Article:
The dwelling complex comprises three houses. The first was built around 1740 as a simple tower house and had only one room per floor.

Icon Museumsplan Nr. 841 Wohnhäuser aus Cugnasco TI


The dwelling complex comprises three houses. The first was built around 1740 as a simple tower house and had only one room per floor. The kitchen was on the ground floor, the chambers above. About 1770 a second dwelling was added to this whitewashed, cubical building forming the eastern end of the complex. The new building could be occupied independently of the initial structure and stands crosswise to the house at the rear. Circa 1860 the third dwelling was added, a cellared semi-detached house with two ground floor kitchens and chambers above. Its facade is coloured ochre. The granary row from Tagelswangen/Lindau (642) exemplifies how such a building complex can arise in wooden construction.

Living Kitchen Instead of Parlour

The colouring and certain constructional elements, such as the galleries, characterize these houses as typical Sopraceneri stone dwellings. The galleries were convenient for hanging the wash and storing firewood, but also suited for further ripening out the harvest. Here in the Onsernone Valley mainly rye, and in the Sopraceneri maize, were dried here. In comparison to farmhouses north of the Alps the lack of a parlour stands out. Cooking, eating and much of daily life took place in kitchens, reminiscent of Mediterranean living kitchens. In the winter people warmed themselves before the hearth. Whilst many houses in the Sopraceneri do have another room that was heated and served as a parlour and bed chamber, a classic parlour with a heating stove similar to those in the Midlands is nowhere to be found.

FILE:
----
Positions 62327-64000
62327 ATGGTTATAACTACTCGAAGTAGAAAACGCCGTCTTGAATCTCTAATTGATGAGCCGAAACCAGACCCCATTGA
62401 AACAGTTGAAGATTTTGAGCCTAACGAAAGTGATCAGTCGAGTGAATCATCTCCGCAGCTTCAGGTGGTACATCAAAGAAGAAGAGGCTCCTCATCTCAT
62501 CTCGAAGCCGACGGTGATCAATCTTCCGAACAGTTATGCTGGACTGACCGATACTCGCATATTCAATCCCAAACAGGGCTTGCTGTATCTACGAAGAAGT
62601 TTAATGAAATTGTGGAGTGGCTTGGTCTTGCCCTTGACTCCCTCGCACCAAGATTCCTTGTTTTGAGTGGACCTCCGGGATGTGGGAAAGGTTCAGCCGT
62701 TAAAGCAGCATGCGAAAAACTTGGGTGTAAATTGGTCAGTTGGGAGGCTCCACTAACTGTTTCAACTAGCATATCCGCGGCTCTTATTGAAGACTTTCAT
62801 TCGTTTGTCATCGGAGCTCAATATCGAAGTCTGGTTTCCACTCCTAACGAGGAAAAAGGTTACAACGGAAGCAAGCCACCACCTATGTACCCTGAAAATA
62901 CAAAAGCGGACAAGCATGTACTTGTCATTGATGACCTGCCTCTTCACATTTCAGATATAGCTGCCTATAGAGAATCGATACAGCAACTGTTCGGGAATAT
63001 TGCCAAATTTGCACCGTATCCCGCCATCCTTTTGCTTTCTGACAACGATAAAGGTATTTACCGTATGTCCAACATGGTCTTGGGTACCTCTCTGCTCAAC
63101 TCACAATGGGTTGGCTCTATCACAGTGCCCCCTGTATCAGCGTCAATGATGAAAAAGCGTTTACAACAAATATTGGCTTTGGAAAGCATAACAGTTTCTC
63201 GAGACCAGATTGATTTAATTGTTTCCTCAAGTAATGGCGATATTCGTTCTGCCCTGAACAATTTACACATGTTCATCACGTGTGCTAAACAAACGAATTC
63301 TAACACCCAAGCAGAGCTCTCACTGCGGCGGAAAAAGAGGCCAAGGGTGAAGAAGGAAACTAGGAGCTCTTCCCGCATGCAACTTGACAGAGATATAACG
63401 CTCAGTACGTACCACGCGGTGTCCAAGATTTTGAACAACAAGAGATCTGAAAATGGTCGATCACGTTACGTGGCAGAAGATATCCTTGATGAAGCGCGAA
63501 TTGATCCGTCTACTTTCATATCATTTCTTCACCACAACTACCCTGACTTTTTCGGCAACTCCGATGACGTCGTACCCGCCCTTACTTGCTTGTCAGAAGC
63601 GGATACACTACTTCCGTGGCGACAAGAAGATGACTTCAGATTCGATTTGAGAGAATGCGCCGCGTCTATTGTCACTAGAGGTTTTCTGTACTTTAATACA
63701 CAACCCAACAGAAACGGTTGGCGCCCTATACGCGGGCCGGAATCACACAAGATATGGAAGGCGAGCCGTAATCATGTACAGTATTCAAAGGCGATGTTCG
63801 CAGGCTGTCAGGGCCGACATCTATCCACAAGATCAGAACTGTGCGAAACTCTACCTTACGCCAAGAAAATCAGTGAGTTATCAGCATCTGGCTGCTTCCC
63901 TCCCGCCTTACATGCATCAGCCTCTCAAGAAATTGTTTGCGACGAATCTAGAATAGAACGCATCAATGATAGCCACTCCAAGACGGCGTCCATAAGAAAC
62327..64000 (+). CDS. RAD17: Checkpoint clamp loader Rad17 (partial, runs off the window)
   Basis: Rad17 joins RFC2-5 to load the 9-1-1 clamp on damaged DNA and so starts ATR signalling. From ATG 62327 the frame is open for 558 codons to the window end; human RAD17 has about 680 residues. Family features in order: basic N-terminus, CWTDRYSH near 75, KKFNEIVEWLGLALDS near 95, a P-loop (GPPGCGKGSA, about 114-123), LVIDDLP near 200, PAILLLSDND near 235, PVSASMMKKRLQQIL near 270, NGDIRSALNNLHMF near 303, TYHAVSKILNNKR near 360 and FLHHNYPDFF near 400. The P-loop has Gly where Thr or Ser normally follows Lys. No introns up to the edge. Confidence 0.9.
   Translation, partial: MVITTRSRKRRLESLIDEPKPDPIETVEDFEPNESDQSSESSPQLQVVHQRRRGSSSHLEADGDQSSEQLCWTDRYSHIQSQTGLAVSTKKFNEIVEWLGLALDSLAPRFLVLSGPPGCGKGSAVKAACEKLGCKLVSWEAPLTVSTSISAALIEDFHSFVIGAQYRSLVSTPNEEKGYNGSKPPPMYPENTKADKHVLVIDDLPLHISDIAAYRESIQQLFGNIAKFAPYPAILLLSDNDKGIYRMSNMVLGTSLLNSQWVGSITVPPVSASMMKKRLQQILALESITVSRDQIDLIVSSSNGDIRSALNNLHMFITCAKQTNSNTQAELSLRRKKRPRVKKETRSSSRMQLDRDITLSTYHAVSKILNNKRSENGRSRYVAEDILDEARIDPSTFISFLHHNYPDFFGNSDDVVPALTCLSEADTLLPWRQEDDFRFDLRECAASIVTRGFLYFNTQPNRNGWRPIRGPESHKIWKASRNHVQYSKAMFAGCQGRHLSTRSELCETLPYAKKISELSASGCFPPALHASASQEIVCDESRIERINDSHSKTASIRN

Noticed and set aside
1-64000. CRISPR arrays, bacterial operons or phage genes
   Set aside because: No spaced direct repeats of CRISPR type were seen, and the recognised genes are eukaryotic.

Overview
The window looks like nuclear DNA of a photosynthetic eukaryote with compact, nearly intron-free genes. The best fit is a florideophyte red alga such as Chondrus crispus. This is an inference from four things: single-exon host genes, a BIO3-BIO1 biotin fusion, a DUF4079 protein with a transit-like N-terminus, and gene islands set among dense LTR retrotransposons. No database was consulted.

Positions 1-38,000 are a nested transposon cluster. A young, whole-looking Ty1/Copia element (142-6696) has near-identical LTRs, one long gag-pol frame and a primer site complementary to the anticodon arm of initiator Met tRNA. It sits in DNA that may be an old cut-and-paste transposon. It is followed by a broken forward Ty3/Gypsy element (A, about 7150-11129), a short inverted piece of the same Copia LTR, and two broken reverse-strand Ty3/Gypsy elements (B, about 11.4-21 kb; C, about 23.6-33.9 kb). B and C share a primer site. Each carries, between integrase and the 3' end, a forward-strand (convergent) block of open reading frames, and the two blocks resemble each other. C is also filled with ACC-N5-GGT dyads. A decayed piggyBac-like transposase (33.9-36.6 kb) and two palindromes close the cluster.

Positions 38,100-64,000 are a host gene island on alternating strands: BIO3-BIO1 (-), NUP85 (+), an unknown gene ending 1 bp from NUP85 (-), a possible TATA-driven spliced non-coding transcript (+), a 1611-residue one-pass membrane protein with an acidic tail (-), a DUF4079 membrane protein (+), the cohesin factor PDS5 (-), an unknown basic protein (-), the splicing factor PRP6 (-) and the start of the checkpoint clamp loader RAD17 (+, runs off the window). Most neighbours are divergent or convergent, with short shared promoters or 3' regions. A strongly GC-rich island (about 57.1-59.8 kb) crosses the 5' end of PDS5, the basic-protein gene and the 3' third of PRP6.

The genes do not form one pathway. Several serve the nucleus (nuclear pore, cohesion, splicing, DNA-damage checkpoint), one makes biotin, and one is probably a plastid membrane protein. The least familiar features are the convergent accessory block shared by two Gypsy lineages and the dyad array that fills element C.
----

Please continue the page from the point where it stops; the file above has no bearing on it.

Poverty and Emigration

In Cugnasco and other villages between Locarno and Bellinzona people led a modest life of agriculture and a bit of trade. In the 19th century members of the Giulieri family, the owners of the houses, emigrated to America. After 1914 the married couple Maria Lucia and Giovan Domenico Pifferini lived with their twelve children in the houses. They had a small farm and plenty of nothing. When the house was dismantled in the year 2000, the sisters Silla, Pieriana, Noemi and Ester Pifferini related their childhood in the 1920’s and 1930’s. The family lived without electricity and without running water. Their main nourishment was maize meal, chestnuts, cabbage and beans. They had meat twice a year, sometimes fish or crevettes from the river. Ten sisters shared two mattresses in the two upper floor chambers.

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